I need a replacement crankset for my Motobecane Nomade 10-speed road bike (early '70s model), but am not quite sure what I even have at the moment and, once I know what I can use to replace it with, I still don't know where I could find it. Can someone help me with either of these two tasks?

Bottom bracket

I know that when I bought the bike, the seller had replaced the bottom bracket because the one it previously had was bad, but I'm not sure with what sort of bottom bracket he replaced it (e.g. French vs. Swiss vs. modern).

Crankset specifications

I was told by a mechanic that's a double crankset with 52/39 teeth for a square bottom bracket and an 8-speed chain (I think so?-- could this be right?). Unidentified crankset

  • These days we use 8 speed chains for anything with more than 1 but less than 9 cogs in the back. My answer for this question may help.
    – Batman
    Jun 13, 2015 at 12:52

2 Answers 2


From this photo we can see you have cotterless cranks, probably square tapered, which you'll be pleased to know are still a very common interface. Yours look like they're held in place with a 14mm nut easily removed with a socket wrench and crank puller.

I don't think there's any modern, cartridge bottom bracket with this style of nut, so this will be a cup and race type. You can typically remove the non-drive-side cup with a large shifter wrench and assuming the drive-side is left-hand threaded you can remove the fixed, drive-side cup using this one neat trick.

Depending on the desired chainline, if the cups/races of the bottom bracket are smooth and without pitting or gouging you can continue to use this BB with another set of square taper cranks. If the bearings are pitted replace them (they're almost always 1/4").

The four important factors in choosing a bottom bracket are:

  • Shell diameter
  • Threading
  • Spindle length
  • Interface (i.e. square taper)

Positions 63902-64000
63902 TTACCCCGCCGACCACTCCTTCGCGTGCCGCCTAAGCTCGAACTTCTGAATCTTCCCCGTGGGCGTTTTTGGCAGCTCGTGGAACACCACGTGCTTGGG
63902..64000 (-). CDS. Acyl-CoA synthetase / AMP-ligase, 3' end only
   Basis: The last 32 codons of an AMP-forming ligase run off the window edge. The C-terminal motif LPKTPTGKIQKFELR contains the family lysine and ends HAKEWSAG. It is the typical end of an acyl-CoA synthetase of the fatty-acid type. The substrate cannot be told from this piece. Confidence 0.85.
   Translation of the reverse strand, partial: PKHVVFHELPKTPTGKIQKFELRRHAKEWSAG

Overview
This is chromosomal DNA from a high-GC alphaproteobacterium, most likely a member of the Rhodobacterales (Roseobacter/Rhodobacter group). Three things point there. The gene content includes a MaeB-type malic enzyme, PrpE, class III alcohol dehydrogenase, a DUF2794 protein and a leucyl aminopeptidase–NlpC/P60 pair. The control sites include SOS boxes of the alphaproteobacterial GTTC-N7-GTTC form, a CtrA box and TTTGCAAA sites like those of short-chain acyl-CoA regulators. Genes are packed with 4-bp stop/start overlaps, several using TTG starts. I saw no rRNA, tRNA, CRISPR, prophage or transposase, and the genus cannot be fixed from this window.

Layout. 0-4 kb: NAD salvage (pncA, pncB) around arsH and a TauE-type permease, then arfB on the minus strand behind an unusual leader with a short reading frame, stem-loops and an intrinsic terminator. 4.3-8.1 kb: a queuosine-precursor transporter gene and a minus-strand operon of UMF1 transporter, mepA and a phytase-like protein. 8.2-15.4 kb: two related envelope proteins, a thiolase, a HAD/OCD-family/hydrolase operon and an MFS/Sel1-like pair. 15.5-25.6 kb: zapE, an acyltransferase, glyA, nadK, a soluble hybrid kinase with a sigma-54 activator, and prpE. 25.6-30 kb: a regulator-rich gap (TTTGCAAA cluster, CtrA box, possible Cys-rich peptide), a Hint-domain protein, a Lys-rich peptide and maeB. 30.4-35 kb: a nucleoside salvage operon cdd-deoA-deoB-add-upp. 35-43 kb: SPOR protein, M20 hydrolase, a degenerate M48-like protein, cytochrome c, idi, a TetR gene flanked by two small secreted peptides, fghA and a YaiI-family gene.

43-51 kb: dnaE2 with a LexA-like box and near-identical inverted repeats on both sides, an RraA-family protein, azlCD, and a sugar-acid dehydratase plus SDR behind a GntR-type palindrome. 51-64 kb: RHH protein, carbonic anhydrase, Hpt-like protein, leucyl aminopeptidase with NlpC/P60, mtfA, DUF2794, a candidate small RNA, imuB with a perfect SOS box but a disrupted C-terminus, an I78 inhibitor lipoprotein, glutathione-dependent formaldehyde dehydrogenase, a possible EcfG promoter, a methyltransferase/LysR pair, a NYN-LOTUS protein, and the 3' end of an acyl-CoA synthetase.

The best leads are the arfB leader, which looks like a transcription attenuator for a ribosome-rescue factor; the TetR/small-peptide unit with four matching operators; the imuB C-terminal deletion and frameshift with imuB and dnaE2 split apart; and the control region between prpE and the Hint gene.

This crib sheet is useful.

Front chainline is determined by combination of the BB spindle length, BB offset (i.e. spacers, asymmetric spindle) and the crankset. The crankset manufacturer will typically recommend a spindle length (or see this database).

As for a replacement crankset, you can buy new (basically any road double crankset square taper is likely to fit; or there's a few manufacturer's making quality, vintage-esque cranksets, e.g. Velo Orange), however you can also find some great quality stuff at your local bicycle swapmeet/bike shed. Whatever you choose to do, I recommend getting something with replaceable chain rings, so next time you wear your chainrings down you can simply replace the chain ring and not the whole setup.

Be aware that when your chainring teeth are this worn you have likely accelerated the wear of your chain and rear sprockets. You quite likely need an entire new drive train.

On chain itself, this is dependent on the number of cogs on the rear. With 5 on the rear you're using 3/32" chain, but modern 8-speed chain fits just fine (this is often sold as 6/7/8 speed chain).

  • If I could, I was put an another +1 for all the details, and suggestion to replace chain and rear cogs.
    – Alexander
    Dec 7, 2015 at 9:40
  • A good answer, but you're wrong about one thing: there are still plenty of companies making cartridge-type square-taper BBs. Jan 4, 2016 at 21:19
  • I agree there are plenty of square taper BBs, Shimano UN-55 being a classic example, however I'm not familiar with one that uses a fixing nut instead of a bolt that goes into the BB spindle. Jan 5, 2016 at 1:28

I am not going to offer a full answer - but I will offer what I know. In the time-frame that this bicycle was built, you had to make sure your bottom bracket set (the axle and the cups that threaded into the frame bottom bracket) matched the crankset. One mfr crankset might not match a different mfr bottom bracket. Because of this, I usually replaced both my bottom bracket AND my crankset at the same time. The angle of the taper varies, as does the length of the taper. The important things to consider were the bottom bracket (the frame) threading type, the BB axle taper length, the BB axle taper angle, and whether or not the crankset fit those measurements.

Therefore, you can replace your crankset with pretty much everything available today, IF you can find a BB (bottom bracket, or axle) set that has the same threading as your frame.

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